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Aging in space

Just desserts are sweet

Reasonable people—and also pilots—may reasonably disagree about exceptionally successful entrepreneurs designing, building, and flying their own suborbital launch vehicles.
AP Images
AP Images

Is this the next step in humanity’s unstoppable drive toward exploration? Is “space tourism” a long shot speculative venture destined to run up against the implacable economics of ridiculous extravagance? Or have the unimaginably rich merely exhausted all the ways to satisfy their ambitions here on Earth? We all have the right to own opinions, if not to have others take them seriously.

But it’s a good bet that not many pilots disagreed with Jeff Bezos’ choice of Wally Funk to fill a seat on his New Shepard craft’s inaugural passenger flight. You’d be hard-pressed to make the argument that she isn’t the quintessential aviator’s aviator—or richly deserves the ride she earned more than 60 years ago.

Any reader who hasn’t spent the last six months in a cave has probably heard that Funk was the youngest of the Mercury 13, accomplished female pilots who back in 1961 passed the same physical tests given to male candidates as part of a privately funded research study to assess women’s ability to become astronauts. In fact, she was admitted into the program at age 21 despite its nominal minimum age of 25. By that time she’d already been flying professionally for two years, having become the first female flight instructor at Fort Sill in Oklahoma at age 20.

As historian Margaret Weitekamp put it, “On a very basic level, it never occurred to American decision makers to seriously consider a woman astronaut.”Those who’ve followed the story also know that none of the Mercury 13 were ever accepted into astronaut training despite performances that often outdid those of their male counterparts. Funk, for example, spent a record 10 hours 35 minutes in the sensory deprivation tank. (John Glenn’s sensory deprivation test, by comparison, was three hours in a dimly lit room with the aid of pen and paper.) As historian Margaret Weitekamp put it, “On a very basic level, it never occurred to American decision makers to seriously consider a woman astronaut.” Funk was preparing to travel to Pensacola for further testing when the program was abruptly canceled: The Navy wouldn’t authorize the use of its facilities without an official request from NASA.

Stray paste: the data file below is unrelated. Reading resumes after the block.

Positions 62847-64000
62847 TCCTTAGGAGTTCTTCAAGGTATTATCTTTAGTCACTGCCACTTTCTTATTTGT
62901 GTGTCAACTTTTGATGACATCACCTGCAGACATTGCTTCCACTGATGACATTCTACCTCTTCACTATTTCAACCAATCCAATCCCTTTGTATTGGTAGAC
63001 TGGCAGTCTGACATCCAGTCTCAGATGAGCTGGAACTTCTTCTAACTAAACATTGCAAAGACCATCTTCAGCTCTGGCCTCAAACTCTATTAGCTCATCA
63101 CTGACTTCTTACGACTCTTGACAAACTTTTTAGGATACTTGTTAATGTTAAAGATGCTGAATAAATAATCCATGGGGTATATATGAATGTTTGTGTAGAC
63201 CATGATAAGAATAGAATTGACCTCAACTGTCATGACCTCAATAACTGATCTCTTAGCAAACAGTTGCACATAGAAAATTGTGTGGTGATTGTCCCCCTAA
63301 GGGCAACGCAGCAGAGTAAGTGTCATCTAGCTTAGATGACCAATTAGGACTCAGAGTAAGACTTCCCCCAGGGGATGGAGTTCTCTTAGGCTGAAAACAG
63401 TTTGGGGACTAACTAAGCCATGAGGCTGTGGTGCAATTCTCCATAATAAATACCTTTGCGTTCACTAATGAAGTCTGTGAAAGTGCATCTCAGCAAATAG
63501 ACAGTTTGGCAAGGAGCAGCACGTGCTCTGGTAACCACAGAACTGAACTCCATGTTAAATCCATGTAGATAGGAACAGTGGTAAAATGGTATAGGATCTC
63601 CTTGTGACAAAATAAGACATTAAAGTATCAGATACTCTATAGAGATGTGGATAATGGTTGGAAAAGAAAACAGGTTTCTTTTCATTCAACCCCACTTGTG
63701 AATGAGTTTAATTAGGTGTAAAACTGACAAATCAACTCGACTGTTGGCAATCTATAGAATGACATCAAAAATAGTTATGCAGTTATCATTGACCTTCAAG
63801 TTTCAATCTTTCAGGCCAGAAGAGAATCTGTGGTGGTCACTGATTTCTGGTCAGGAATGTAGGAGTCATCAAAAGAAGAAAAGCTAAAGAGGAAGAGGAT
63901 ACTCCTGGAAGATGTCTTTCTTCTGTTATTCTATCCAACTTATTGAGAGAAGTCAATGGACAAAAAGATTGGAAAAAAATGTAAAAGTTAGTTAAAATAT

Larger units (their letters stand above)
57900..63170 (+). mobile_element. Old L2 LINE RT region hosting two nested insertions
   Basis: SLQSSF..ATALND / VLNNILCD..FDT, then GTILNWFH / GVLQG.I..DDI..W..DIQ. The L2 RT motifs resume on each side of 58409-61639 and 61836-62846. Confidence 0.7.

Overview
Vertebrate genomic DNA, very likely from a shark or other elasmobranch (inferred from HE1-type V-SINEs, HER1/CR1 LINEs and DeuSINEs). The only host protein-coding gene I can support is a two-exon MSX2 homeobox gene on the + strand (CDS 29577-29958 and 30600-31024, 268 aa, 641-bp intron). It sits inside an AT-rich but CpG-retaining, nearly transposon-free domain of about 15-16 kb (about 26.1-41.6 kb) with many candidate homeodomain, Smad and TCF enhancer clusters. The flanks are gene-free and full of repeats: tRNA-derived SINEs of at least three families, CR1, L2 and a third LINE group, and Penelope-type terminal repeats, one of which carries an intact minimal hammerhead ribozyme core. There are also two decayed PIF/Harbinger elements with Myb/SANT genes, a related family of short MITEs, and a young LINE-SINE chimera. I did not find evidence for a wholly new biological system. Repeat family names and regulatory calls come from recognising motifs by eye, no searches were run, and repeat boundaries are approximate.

What’s less widely known is that Funk’s accomplishments aren’t limited to aviation. She was recognized as an expert marksman at age 14, winning congratulations from President Dwight D. Eisenhower, and at the same time was a top national competitor in slalom and downhill skiing. Her determination is ferocious. Turned town by three airlines after earning her airline transport rating, she became the FAA’s first female flight inspector and then the NTSB’s first female air safety investigator, probing the causes of some 450 accidents in 11 years, all while continuing to instruct. NASA finally began training women astronauts nearly 20 years after Funk underwent testing but rejected her for not having an engineering degree. Reportedly, she replied, “Well, I’ll get one!”

So feel free to question the propriety of private rocket flights—but if anyone deserved a ride in one, it was Wally Funk.

ASI Staff

David Jack Kenny

David Jack Kenny is a freelance aviation writer.

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